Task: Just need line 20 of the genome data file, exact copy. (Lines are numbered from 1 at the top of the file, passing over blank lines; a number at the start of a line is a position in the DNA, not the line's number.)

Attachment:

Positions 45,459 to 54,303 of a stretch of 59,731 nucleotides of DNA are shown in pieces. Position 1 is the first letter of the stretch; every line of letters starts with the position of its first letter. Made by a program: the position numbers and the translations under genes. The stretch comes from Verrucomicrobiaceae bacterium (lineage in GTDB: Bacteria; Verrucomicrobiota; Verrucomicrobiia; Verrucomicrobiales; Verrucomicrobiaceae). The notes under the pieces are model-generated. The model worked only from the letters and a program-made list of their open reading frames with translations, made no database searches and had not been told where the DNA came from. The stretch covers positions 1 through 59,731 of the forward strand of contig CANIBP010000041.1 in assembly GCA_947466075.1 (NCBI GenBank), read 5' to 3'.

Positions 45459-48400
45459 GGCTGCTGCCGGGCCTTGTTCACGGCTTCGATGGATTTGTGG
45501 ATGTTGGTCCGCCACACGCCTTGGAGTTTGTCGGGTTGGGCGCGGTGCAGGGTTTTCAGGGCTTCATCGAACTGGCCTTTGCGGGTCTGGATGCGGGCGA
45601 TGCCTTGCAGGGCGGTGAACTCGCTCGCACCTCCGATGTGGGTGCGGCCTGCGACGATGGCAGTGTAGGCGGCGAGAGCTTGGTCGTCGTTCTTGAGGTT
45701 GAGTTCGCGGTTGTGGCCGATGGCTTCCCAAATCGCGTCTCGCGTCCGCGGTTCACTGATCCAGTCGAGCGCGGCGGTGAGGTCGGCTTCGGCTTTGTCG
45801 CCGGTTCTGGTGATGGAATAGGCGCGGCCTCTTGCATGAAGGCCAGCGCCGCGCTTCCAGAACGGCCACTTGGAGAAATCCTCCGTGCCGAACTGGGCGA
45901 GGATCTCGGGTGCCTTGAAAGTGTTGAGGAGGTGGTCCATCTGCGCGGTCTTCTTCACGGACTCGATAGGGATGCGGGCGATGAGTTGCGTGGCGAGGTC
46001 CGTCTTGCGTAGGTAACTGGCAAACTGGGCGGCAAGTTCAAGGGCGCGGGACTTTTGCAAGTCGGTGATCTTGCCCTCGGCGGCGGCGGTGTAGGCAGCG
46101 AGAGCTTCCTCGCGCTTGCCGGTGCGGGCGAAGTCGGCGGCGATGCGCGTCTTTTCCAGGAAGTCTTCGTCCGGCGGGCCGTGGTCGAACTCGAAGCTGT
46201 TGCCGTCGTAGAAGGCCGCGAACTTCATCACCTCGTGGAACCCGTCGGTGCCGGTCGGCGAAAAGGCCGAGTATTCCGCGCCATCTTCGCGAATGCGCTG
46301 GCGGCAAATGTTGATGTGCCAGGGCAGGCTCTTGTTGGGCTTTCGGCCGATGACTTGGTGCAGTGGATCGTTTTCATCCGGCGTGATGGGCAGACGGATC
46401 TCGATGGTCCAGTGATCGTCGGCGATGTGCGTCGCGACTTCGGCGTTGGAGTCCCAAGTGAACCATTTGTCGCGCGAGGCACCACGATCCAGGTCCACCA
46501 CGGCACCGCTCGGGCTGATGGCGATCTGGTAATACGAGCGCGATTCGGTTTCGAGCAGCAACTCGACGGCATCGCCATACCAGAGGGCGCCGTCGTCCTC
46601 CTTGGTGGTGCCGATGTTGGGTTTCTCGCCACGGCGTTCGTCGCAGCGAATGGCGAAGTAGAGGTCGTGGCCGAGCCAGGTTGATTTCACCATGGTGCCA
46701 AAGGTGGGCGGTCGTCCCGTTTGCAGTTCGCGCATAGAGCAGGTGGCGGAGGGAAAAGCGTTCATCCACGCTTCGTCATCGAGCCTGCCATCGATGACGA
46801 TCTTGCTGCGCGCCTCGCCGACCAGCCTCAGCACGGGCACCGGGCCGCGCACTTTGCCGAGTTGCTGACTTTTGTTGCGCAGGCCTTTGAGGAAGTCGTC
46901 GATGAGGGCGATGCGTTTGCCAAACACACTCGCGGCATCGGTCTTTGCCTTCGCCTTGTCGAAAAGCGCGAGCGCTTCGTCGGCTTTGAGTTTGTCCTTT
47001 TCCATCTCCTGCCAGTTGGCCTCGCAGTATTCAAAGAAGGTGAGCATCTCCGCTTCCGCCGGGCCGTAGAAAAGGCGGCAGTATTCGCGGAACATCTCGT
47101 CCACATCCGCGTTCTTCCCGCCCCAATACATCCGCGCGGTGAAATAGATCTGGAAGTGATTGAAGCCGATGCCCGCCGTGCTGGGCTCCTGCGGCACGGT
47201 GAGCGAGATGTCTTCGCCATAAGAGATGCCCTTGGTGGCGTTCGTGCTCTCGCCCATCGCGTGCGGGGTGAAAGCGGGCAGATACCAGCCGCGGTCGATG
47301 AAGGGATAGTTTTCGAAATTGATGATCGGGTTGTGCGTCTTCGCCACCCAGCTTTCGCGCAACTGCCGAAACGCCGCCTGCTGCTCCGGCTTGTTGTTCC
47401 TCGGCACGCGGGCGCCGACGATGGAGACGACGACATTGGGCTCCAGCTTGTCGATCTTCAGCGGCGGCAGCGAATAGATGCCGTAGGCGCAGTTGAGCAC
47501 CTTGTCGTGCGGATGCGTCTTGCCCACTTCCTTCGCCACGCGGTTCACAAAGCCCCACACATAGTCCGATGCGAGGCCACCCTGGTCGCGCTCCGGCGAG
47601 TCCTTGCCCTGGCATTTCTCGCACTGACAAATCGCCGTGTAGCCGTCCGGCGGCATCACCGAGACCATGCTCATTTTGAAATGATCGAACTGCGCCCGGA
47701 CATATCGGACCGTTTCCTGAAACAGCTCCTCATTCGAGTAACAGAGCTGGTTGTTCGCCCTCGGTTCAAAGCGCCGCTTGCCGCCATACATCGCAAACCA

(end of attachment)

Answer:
47101 CCACATCCGCGTTCTTCCCGCCCCAATACATCCGCGCGGTGAAATAGATCTGGAAGTGATTGAAGCCGATGCCCGCCGTGCTGGGCTCCTGCGGCACGGT